a mirror face detecting circuit for generating a mirror face detection signal based on a read RF signal coming from an optical disc;
a tracking zero cross detecting circuit for generating a tracking zero cross signal by detecting the zero cross timing of a tracking error signal;
a delay circuit for delaying said tracking zero cross signal by a selected one of a plurality of fixed delay times, the selected delay time corresponding to the speed of track traverse; and
a sampling circuit for sampling said mirror face detection signal at the timing of edges of said tracking zero cross signal having passed said delay circuit;
wherein the output of said sampling circuit is provided as a track traverse detection signal.
2. A track traverse detecting circuit incorporated in a digital servo apparatus of an optical disc player, said track traverse detecting circuit comprising:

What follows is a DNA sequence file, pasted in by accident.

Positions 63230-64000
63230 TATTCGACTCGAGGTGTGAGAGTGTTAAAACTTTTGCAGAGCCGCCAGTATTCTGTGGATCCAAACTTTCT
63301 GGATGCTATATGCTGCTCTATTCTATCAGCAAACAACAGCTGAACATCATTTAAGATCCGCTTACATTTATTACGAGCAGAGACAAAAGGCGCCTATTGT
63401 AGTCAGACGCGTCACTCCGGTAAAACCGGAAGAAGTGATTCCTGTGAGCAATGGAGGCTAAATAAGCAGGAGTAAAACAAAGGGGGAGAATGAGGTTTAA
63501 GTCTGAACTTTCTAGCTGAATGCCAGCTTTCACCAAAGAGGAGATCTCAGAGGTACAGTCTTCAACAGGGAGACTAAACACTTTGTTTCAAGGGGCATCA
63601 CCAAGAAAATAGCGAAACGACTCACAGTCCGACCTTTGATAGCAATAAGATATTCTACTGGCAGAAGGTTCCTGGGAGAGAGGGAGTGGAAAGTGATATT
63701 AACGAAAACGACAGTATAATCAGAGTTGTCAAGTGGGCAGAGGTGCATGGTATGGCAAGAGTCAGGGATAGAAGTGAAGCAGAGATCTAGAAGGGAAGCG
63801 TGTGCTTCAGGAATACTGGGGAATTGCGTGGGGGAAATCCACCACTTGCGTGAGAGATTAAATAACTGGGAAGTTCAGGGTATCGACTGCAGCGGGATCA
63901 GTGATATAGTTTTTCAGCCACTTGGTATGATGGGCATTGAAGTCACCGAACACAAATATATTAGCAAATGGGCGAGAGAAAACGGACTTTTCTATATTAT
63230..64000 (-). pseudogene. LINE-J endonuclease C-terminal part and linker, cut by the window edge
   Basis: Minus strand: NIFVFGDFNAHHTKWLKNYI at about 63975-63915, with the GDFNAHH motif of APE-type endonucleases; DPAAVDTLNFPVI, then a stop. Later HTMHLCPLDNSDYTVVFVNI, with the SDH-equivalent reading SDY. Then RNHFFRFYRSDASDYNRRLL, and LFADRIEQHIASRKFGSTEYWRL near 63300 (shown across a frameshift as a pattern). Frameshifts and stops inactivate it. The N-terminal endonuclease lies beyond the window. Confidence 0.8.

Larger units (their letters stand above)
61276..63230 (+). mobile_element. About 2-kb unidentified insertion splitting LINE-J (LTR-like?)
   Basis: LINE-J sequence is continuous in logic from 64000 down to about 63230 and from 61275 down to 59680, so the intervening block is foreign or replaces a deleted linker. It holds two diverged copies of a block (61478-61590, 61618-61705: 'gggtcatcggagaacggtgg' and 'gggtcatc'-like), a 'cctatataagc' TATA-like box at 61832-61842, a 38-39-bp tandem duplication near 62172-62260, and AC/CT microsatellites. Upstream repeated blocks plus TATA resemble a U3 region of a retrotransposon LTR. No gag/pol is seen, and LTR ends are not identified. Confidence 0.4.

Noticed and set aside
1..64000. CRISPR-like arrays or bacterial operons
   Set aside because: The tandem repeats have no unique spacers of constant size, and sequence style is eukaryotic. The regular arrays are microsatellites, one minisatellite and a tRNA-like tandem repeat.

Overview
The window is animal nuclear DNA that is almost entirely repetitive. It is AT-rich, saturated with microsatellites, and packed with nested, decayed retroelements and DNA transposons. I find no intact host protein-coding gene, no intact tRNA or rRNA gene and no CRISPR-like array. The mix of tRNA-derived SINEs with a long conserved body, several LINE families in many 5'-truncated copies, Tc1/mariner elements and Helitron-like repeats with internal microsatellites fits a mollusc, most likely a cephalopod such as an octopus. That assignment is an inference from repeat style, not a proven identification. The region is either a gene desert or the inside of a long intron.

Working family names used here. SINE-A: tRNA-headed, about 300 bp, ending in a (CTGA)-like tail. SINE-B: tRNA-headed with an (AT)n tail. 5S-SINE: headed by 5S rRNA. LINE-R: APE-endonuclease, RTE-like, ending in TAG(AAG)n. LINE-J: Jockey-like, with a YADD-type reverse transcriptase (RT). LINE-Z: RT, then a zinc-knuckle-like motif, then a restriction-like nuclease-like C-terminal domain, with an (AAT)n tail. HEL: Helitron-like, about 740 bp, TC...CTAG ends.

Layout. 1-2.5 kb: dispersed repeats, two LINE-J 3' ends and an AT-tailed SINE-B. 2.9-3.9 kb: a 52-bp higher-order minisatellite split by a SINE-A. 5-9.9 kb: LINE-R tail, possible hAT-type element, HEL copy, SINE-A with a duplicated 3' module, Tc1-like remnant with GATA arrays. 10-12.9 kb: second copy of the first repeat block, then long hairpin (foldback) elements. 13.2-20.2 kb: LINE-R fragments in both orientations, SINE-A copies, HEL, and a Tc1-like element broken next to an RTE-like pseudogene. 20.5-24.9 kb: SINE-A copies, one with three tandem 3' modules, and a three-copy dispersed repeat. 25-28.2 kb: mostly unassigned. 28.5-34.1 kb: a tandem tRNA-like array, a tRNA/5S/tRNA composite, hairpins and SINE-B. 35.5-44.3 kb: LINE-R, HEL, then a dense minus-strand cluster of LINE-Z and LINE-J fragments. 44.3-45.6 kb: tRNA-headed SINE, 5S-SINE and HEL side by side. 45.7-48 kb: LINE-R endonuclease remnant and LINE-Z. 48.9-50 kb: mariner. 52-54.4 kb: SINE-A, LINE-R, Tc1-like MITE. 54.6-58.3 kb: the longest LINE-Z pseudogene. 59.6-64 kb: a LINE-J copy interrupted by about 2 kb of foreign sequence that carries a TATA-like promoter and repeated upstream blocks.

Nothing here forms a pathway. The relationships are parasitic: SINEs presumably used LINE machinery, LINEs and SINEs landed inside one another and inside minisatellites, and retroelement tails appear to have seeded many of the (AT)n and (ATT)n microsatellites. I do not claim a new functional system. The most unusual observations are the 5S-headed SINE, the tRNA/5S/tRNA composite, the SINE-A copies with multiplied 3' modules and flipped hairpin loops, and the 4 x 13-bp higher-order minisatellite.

a mirror face detecting circuit for generating a mirror face detection signal based on a read RF signal coming from an optical disc;
a tracking zero cross detecting circuit for generating a tracking zero cross signal by detecting the zero cross timing of a tracking error signal;
a delay circuit for delaying said tracking zero cross signal by a variable delay time, the delay time proportional to the speed of track traverse; and
a sampling circuit for sampling said mirror face detection signal at the timing of edges of said tracking zero cross signal having passed said delay circuit;
wherein the output of said sampling circuit is provided as a track traverse detection signal.
Description
BACKGROUND OF THE INVENTION

1. Field of the Invention

The present invention relates to a digital servo apparatus for optical disc players and, more particularly, to a track traverse detecting circuit contained in the digital servo apparatus to detect the traverse operation of an optical pickup spot across tracks (i.e., pit arrays) on an optical disc.